Currently On Display
|Date Made:||Han Dynasty|
|Inscription Language:||Chinese Language|
|Credit Line:||Exchange with Yamanaka & Company, 1940|
Coffin slab made of limestone showing, in low relief, three carriages each drawn by one horse and carrying two persons, two men on horseback, a horse-drawn carriage carrying one person and a man on horseback. During the Han Dynasty, the horse was prized for its strength, eventually becoming a status symbol. In tombs, the horse drawn carriage was seen as a transport for the deceased into the afterlife. The inscription, which states, 室萬年用之, Shi wan nian yong zhi, literally “chamber, for 10,000 years use it.” indicated the slab was part of the sarcophagus. However this may have been added in recent times, Broken to the right of the middle.
Current & Past Exhibitions:
|Chinese Halls (1941 - 1966)||View Objects in Exhibition|
|China Gallery (22 Feb 2017)||View Objects in Exhibition|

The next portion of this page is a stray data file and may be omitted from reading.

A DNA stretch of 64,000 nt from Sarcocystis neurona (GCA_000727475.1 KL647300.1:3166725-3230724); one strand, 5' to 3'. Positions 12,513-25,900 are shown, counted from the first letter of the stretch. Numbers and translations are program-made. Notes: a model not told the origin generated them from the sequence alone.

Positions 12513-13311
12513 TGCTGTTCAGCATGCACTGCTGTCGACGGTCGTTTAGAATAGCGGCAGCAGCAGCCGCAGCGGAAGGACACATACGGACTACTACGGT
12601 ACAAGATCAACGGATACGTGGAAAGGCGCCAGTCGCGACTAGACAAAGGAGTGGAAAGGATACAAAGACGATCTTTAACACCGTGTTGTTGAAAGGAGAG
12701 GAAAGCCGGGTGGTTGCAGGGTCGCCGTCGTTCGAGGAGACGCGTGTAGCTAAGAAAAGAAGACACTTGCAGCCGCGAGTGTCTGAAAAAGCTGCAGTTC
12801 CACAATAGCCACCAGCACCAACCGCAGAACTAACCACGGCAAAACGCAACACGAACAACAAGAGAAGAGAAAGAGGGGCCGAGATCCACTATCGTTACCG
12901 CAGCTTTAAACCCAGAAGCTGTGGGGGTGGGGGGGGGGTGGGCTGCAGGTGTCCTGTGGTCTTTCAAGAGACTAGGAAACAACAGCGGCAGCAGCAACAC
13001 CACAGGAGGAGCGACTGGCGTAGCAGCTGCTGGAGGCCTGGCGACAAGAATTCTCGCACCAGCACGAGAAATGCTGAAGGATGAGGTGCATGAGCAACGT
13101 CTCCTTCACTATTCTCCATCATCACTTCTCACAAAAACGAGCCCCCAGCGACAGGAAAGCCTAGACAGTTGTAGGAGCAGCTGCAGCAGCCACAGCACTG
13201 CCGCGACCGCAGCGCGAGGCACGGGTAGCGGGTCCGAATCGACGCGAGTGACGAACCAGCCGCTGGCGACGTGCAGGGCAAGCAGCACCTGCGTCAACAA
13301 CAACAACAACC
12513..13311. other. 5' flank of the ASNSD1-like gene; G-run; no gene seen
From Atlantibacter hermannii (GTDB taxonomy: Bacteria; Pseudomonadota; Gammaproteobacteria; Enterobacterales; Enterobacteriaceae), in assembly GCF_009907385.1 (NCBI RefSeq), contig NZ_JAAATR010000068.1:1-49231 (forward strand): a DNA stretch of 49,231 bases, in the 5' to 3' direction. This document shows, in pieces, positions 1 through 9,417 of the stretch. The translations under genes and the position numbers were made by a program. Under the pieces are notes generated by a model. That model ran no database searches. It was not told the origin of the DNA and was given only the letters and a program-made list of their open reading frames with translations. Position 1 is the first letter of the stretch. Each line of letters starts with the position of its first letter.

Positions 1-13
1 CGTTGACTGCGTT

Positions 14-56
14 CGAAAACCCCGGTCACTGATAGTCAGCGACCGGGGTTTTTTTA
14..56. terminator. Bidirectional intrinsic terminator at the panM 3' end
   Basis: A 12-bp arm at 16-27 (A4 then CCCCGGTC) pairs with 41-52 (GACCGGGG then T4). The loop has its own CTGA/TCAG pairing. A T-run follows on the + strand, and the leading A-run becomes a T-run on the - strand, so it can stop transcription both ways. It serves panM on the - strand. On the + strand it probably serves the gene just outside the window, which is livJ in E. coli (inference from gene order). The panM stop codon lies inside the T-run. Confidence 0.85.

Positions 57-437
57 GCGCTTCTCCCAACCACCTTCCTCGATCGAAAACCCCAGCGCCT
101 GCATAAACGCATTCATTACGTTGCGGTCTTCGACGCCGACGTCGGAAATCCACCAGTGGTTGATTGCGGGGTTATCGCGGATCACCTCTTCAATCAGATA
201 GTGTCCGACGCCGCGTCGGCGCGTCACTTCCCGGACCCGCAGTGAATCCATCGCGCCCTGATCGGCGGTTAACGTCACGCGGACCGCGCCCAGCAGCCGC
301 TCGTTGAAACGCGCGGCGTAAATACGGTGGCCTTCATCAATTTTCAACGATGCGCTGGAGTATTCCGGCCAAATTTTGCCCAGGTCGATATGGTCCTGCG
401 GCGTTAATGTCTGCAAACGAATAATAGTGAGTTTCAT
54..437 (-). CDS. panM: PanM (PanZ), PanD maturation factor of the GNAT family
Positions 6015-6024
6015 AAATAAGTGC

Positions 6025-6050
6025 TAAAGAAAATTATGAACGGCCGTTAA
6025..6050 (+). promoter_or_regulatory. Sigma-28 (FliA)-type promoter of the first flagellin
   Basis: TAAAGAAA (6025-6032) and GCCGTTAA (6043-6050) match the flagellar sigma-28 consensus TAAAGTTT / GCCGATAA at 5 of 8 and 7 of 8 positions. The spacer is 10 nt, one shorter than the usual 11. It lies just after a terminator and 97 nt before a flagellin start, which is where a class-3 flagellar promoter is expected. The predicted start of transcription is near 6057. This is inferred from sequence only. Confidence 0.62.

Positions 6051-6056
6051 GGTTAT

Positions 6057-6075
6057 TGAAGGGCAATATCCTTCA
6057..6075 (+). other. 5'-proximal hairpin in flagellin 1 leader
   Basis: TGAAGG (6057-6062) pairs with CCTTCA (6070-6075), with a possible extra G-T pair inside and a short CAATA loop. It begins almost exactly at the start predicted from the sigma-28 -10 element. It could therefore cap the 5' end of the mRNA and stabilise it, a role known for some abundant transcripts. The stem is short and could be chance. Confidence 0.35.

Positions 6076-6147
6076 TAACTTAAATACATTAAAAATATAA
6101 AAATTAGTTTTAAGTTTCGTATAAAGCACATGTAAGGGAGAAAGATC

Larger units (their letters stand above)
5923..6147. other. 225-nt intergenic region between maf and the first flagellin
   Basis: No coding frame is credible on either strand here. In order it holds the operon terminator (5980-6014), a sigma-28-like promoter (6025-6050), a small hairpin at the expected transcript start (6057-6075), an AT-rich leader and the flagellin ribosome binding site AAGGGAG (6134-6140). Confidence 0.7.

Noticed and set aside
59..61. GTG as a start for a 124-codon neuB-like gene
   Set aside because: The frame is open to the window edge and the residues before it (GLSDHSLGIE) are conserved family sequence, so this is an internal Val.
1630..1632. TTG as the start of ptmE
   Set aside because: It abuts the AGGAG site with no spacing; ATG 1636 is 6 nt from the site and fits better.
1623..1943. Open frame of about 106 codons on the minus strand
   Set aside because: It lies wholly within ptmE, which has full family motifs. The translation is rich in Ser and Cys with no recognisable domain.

|Chinese Rotunda (1968 - 22 Feb 2017)||View Objects in Exhibition|
|[Catalogue, Collection] 1965. Guide to the Collections, The University Museum.. Philadelphia. The University Museum. pg. 1-167 Actual Citation : Page/Fig./Plate: p. 158; p. 159||View Objects related to this Actual Citation|
|[Article] Jayne, Horace H. 1941. "The Chinese Collections of The University Museum: A Handbook of the Principal Objects". The University Museum Bulletin. Philadelphia. The University Museum. Vol. 9. no. 2-3. pg. 9-50 Actual Citation : Page/Fig./Plate: Fig.6||View Objects related to this Actual Citation|
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